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Early variation of 18-fluorine-labelled fluorodeoxyglucose PET-derived parameters after chemoradiotherapy as predictors of survival in locally advanced pancreatic carcinoma patients.
PET/CT Updates, Research & Education
To investigate if early variation of PET-derived parameters after concomitant chemoradiotherapy (CRT) predicts overall survival (OS), local relapse free survival (LRFS), distant relapse free survival (DRFS) and progression free survival (PFS) in locally advanced pancreatic cancer (LAPC) patients.
Fifty-two LAPC patients (median age: 61 years; range: 35-85) with available FDG PET/CT before and after RT (2-6 months, median: 2) were enrolled from May 2005 to June 2015. The predictive value of the percentage variation of mean/maximum standard uptake value (ΔSUVmean/max), metabolic tumour volume (ΔMTV) and total lesion glycolysis (ΔTLG), estimated considering different uptake thresholds (40-50-60%), was investigated between pre- and post-RT PET. The percentage difference between gastrointestinal cancer-associated antigen (ΔGICA) levels measured at the time of PET was also considered. Log-rank test and Cox regression analysis were performed to assess the prognostic value of considered PET-derived parameters on survival outcomes.
The median follow-up was 13 months (range: 4-130). At univariate analysis, ΔTLG50 showed borderline significance in predicting OS (P = 0.05) and was the most significant parameter correlated to LRFS and PFS (P = 0.001). Median LRFS was 4 and 33 months if ΔTLG50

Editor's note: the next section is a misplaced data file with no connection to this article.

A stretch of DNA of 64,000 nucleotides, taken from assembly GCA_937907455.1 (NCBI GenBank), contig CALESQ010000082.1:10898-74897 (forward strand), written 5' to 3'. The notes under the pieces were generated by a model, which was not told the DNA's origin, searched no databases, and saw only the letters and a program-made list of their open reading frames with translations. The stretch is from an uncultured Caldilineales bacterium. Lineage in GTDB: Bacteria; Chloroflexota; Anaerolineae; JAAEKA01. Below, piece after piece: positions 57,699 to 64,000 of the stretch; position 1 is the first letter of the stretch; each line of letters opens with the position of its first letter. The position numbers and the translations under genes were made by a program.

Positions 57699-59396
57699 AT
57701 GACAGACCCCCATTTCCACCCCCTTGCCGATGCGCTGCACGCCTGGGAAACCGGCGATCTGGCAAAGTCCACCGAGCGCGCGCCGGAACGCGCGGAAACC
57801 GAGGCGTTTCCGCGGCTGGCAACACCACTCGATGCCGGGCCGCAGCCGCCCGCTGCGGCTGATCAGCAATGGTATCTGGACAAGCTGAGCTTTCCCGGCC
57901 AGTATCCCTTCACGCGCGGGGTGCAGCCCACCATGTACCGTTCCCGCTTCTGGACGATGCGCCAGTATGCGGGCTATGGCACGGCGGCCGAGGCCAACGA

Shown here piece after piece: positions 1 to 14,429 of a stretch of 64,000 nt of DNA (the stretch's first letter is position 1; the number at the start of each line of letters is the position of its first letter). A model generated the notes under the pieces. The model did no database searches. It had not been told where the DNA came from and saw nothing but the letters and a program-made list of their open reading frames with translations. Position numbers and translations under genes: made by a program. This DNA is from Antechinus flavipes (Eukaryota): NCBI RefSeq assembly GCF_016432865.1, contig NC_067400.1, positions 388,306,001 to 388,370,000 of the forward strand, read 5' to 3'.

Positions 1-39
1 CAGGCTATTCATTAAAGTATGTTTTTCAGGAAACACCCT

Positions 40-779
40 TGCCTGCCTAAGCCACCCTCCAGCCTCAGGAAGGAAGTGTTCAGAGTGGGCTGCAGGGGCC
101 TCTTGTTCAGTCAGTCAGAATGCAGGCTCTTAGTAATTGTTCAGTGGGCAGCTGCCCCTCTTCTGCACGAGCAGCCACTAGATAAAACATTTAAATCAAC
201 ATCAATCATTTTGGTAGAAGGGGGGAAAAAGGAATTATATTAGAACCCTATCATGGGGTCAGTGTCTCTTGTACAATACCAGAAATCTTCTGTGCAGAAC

was below or above 35% respectively (P = 0.0003); similarly, median PFS was 3 vs 6 months (P = 0.0009). No significant correlation was found between PET-derived parameters and DRFS, while the ΔGICA was the only borderline significant prognostic value for this endpoint (P = 0.05).
PET-derived parameters predict survival in LAPC patients; in particular, ΔTLG50 is the strongest predictor. The combination of these biochemical and imaging biomarkers is promising in identifying patients at higher risk of earlier relapse.
Source: Nucl Med Commun. 2019 Oct;40(10):1072-1080. doi: 10.1097/MNM.0000000000001065.
< https://www.ncbi.nlm.nih.gov/pubmed/31365502 > Retrieved 11 November 2019.
November Pancreatic Cancer Awareness
- The American Cancer Society estimates this year approximately 56,770 adults (29,940 men and 26,830 women) in the United States will be diagnosed with pancreatic cancer
- Pancreatic cancer accounts for about 3% of all cancers in the US, and it is the ninth most common cancer in women and the tenth most common cancer in men
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